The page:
But then comes the finale. And the finale is an adapted cantata – now setting the composer’s own poem, Life!
It is also related to a song inspired by Maori folksong, Tarakihi, that is, Cicada…
Eight voices are employed in this Paean For The Joy of Life – two each of sopranos, mezzo-sopranos,
tenors and basses – note the canny choice of registers. Every register remains distinct.
Beginning in a Gloria In Excelsis, this movement is a living reproach to shallow thinkers who upbraid Hill for his supposed conservatism. Rising and falling in waves and asides, it may remind one of Schumann’s superb final chorus in Scenes From Faust, The Ever-womanly Leads Us On, but
tts matter relates logically to what has gone before and the ebb and flow of subjects and counterpoint is a perfect evocation of the words of the poem, a maritime piece. Its benign and intelligent uproariousness would have gone down well with Percy Grainger, who was, in fact, to be counted among Hill’s many friends and admirers. It is big stuff.
Track 2: Piano Quintet, Life, 4th Movt, Hill (13.41min)
At Leipzig, Hill met many important musicians. What he thought of Brahms, for example, was that he was a very large man, not at all like a German, who got very excited when he conducted, and shouted and stamped; if the string-sections, whose players included Hill - didn’t use uniform bowing, he stamped and swore; as to his observantness of the band, the great man – who in fact suffered from extreme short sight and peered through owlish lorgnettes - must have had eyes in the back of his head. Tchaikovsky, on the other hand, was simply as nervous as a cat!
Hill himself was a small-built man, virile and peppery, singleminded and direct in manner. He wasn’t excitable in Brahms’ manner, and he would have found Tchaikovsky’s “nerves” – as distinct from the man’s music – tiresome. Both the masters had been shy; Hill wasn’t. As private a man as Brahms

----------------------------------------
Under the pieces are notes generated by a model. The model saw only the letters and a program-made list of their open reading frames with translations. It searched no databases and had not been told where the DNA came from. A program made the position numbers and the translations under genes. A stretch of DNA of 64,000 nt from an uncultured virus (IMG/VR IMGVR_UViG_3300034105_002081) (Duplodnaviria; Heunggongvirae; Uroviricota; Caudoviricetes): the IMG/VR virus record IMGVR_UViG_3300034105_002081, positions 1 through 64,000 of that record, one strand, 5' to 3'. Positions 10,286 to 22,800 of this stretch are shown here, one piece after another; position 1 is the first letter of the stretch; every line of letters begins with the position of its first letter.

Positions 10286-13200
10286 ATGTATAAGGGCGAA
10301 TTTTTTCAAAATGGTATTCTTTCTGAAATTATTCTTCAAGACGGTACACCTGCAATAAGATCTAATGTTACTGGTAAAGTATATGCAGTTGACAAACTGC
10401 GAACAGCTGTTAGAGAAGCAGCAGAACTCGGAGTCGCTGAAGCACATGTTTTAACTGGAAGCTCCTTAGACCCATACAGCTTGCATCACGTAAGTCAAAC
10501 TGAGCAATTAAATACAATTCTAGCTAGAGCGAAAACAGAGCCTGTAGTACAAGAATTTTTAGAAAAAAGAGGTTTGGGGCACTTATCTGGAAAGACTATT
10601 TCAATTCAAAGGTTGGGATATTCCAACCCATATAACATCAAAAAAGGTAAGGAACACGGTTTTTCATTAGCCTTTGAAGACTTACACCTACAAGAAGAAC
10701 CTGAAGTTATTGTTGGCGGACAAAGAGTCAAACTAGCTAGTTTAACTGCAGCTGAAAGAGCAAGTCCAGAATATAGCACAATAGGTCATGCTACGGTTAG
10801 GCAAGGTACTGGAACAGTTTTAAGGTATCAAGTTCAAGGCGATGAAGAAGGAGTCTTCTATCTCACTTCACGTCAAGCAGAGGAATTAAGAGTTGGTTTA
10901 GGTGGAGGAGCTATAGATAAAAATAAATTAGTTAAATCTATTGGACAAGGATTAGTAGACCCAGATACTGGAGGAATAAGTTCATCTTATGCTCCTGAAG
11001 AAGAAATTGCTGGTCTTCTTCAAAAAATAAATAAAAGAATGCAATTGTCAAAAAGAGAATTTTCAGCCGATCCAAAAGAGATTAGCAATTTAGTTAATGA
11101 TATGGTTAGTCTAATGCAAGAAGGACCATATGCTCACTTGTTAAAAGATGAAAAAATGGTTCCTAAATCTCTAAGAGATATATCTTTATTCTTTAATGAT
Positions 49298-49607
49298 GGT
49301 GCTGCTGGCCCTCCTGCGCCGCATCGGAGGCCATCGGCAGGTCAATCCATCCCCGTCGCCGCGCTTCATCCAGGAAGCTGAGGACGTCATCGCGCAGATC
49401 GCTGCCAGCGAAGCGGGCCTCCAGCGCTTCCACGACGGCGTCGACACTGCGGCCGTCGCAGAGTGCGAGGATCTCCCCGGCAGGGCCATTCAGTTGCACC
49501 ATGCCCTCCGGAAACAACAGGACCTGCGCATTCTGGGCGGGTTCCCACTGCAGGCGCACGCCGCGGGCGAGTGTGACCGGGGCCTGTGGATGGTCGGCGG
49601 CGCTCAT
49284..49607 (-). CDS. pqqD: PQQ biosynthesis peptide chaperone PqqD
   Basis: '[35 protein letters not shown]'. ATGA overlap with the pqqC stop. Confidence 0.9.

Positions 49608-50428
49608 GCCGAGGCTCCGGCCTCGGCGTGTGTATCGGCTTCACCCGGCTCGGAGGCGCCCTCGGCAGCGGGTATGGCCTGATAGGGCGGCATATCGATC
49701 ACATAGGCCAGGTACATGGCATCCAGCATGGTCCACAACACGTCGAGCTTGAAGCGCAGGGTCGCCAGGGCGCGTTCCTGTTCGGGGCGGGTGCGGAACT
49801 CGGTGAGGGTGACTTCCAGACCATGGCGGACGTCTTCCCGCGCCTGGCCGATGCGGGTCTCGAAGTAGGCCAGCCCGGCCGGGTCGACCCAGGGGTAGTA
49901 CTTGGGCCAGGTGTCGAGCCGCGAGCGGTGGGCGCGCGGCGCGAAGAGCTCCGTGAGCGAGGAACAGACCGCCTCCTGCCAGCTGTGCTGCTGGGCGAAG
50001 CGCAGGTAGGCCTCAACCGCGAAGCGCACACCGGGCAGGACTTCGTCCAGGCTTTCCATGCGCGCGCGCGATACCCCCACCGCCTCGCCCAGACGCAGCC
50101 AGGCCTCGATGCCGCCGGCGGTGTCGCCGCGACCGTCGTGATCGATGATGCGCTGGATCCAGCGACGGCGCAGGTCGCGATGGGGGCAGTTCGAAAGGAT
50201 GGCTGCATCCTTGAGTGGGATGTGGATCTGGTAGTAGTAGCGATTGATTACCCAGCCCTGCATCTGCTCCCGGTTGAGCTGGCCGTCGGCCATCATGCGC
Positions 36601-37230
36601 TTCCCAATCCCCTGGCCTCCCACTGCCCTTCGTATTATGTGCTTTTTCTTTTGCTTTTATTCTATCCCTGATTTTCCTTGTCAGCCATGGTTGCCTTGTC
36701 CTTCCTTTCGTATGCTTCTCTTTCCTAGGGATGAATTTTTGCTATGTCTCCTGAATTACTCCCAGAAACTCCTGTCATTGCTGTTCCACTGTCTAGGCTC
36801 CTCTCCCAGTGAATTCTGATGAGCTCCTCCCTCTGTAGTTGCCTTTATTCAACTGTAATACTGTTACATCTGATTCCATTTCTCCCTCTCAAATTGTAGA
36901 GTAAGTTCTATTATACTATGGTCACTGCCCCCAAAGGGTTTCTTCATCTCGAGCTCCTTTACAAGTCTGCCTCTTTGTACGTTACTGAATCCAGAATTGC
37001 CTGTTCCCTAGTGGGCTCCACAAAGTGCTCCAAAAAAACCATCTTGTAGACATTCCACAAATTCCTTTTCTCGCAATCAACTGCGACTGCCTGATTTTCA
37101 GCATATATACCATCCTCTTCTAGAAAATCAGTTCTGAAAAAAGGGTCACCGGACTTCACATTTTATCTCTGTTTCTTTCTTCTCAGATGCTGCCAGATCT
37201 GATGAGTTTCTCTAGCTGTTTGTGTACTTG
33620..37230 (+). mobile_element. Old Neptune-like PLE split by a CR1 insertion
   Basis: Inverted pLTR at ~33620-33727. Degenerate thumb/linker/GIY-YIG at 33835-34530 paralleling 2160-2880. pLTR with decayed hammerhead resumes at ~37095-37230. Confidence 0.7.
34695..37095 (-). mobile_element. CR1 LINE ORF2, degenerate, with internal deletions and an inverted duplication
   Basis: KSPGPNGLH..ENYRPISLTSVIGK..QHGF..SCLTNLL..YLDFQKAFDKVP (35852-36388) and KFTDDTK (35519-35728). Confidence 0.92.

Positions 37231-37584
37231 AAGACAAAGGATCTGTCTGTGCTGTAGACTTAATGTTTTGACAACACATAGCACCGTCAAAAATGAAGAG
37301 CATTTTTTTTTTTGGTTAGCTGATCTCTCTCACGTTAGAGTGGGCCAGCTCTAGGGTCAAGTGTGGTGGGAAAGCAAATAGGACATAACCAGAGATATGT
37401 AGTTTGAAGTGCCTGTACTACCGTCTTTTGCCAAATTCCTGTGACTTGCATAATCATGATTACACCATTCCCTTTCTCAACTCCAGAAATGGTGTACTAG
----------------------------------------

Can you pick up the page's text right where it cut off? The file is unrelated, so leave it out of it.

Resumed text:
and as sensitive to feeling as Tchaikovsky, he created visions with both skill and self-criticism. As an artist, he preserved himself in a state of absolute artistic integrity.
Grieg’s music struck a lasting chord at Leipzig. Significantly, students regarded it highly for its unusual form. In Hill’s eyes, such music perhaps an abiding example of a composer’s using form only as it served his expressive goals. Then, Grieg’s fresh rhythms, themes and harmonies trumped
“form” as they do to this day. And what are Hill’s scores notable for? Trumped form, the hallmark
of a true master. Like Grieg, Hill was an inspired miniaturist; again, like Grieg, his so-called miniatures wereof a significance not to be called little…
Hill’s Third Symphony has as its epigraph verses by George Essex Evans:
Her song is silence, unto her
Its mystery clings
Silence is the interpreter
Of deeper things.
O for sonorous voice and strong
To change that silence into song!
To give that melody release
Which sleeps in the deep heart of peace
With folded wings.
Three of the movements of a String Quartet (Number 14 in B Minor), were scored for orchestra as
they stood. Replacing a short “Menuet” intermezzo, a tone poem was recycled to form an effective scherzo – its origins were in music for a film about Aborigines of Arnheim Land. This new work was done in 1951 and subtitled simply, Australia.
The composer gave us these clues to the poetic meaning of this music and also the piece’s key within a tonal plan.